Horse Choke - The Horse Forum
  • 1 Post By drkate
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post #1 of 7 Old 06-10-2013, 12:32 PM Thread Starter
Join Date: Jun 2013
Location: NE North Dakota
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Horse Choke

My older gelding, Billy, is 28 years old. He is a pasture horse but gets extra grain daily to help him gain/keep weight on. He is being fed a mixture of 2/3 equine senior, 1/3 alfalfa pellets, a mineral supplement, as well as vegetable oil for extra calories. This mixture gets soaked in water to make sure everything is well mixed and soft for him to eat easily.
That being said: on Friday evening when I went out to feed him I noticed that he was swallowing weird. A few minutes later when I came back to check if he was done he was coughing and started to have mucus/food come though his nose and mouth. This especially scared me because I know that horses can't puke. (I've been around horses my entire life and know quite a lot about them). I called my vet and he immediately diagnosed it as choking. He told me to put Billy in the barn in a stall with no food and plenty of water until he was able to clear the obstruction on his own. After 2 days of stress, mucus, dehydration and praying that he'd make it through this Billy is now breathing normal again (but still having some issues breathing). He finally started to drink water again and is now eating soaked food (hay, grain, ect).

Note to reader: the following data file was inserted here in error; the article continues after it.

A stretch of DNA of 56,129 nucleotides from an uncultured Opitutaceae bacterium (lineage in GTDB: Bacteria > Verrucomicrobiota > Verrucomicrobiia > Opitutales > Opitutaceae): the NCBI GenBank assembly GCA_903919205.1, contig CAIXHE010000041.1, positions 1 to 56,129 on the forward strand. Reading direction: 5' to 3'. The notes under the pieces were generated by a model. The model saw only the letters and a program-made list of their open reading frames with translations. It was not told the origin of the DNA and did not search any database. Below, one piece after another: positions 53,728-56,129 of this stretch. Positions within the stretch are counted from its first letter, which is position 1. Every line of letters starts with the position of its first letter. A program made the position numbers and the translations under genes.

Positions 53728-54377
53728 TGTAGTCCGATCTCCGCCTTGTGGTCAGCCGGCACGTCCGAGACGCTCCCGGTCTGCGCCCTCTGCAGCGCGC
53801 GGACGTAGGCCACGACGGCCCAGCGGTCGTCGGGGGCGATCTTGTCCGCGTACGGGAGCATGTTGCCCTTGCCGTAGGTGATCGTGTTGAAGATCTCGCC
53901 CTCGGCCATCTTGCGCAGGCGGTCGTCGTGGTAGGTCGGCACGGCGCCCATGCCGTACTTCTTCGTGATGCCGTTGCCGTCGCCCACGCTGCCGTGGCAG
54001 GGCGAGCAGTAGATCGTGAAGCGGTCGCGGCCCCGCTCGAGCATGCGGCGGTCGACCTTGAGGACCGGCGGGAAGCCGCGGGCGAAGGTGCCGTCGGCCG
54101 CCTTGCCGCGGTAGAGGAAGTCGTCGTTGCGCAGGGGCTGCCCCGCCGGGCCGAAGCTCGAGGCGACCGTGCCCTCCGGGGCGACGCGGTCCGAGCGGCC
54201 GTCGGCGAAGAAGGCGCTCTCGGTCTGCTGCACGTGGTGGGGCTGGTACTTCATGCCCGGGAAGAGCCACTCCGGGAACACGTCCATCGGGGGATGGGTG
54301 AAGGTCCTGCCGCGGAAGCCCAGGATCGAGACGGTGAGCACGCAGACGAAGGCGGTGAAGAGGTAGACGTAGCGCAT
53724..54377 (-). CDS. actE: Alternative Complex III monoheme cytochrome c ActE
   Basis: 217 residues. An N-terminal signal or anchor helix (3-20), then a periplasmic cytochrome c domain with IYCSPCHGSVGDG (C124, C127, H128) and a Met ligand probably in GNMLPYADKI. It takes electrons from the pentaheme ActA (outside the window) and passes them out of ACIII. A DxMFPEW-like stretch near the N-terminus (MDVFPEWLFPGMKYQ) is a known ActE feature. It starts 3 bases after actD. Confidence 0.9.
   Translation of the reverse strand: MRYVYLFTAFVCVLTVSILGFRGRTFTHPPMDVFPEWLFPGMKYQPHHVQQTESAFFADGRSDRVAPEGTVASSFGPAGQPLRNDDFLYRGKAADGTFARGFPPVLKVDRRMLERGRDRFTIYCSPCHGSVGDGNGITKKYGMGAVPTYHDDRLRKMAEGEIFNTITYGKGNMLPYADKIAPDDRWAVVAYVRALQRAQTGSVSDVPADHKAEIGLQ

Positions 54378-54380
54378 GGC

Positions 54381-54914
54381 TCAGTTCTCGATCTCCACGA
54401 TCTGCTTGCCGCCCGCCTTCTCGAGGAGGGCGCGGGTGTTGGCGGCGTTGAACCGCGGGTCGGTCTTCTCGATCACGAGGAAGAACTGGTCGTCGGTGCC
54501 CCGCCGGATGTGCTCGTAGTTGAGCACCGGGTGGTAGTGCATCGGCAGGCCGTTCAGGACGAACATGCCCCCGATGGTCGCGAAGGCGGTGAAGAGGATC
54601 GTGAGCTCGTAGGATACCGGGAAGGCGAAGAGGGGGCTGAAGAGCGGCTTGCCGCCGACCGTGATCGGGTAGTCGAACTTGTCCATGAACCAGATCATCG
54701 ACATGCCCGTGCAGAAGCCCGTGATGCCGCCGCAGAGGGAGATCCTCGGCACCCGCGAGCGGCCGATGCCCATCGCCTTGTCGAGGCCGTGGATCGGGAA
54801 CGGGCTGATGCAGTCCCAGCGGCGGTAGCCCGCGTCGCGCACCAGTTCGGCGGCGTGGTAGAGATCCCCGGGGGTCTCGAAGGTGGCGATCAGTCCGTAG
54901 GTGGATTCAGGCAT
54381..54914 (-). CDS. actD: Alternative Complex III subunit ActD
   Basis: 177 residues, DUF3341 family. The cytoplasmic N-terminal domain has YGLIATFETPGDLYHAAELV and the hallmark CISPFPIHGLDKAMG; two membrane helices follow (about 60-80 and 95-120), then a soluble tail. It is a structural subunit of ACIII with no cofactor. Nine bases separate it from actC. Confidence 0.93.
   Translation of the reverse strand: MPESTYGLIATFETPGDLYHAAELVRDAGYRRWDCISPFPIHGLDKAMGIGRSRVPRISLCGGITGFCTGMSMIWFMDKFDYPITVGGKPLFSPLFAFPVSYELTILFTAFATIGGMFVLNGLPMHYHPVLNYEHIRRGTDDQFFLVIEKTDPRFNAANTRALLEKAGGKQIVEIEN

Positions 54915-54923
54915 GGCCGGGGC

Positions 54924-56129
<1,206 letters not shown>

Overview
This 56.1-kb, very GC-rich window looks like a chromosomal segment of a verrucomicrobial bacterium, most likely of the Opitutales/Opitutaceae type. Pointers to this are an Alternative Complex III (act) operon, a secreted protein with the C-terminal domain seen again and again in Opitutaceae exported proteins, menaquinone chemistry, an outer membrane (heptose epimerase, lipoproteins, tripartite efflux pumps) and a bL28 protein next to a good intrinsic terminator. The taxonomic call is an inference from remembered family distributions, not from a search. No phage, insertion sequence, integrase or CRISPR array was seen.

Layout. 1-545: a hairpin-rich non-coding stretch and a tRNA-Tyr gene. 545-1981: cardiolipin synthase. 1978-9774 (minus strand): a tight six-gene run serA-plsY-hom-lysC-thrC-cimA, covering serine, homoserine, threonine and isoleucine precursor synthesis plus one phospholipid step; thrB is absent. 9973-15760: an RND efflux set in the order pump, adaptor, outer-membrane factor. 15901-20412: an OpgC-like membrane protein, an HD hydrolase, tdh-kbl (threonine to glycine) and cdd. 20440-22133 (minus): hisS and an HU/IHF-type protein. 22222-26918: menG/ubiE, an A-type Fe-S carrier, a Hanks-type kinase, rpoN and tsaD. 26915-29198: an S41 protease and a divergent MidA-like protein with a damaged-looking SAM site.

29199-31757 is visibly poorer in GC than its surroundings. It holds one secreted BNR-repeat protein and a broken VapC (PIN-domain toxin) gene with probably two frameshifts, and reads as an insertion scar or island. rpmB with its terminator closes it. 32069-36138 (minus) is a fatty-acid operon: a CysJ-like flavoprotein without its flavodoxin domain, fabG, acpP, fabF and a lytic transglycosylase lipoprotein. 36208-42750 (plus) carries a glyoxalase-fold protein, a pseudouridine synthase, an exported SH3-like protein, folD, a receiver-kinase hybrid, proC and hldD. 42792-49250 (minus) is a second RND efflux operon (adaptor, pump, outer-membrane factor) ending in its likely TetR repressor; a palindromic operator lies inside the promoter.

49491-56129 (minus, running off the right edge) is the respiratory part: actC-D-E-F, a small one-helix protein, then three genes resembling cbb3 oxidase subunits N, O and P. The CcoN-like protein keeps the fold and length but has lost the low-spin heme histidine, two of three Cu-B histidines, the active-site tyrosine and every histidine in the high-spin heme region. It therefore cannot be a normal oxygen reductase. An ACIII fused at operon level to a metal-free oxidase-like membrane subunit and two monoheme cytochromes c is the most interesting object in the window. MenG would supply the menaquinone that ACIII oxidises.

Do any of you have additional advice/precautions to take with him from now on?
I've read a lot of articles and such on horse choke but it's always nice to get "real" people's opinions. :)
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post #2 of 7 Old 06-10-2013, 02:12 PM
Join Date: Feb 2013
Location: Grant Park, IL
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Dental issues are often the cause of choke in horses, especially older ones. One of the secondary complications of choke is pneumonia, because horses often aspirate the food/mucous into their lungs, so check your horses temperature for several days post choke, and also monitor his breathing/respirations. If he chokes again you need to get the vet out to tube him and flush out the cause of the choke, because many horses do not clear the obstruction on their own, and this will eventually kill them if it goes on too long. In my book choke is always a get the vet out emergency.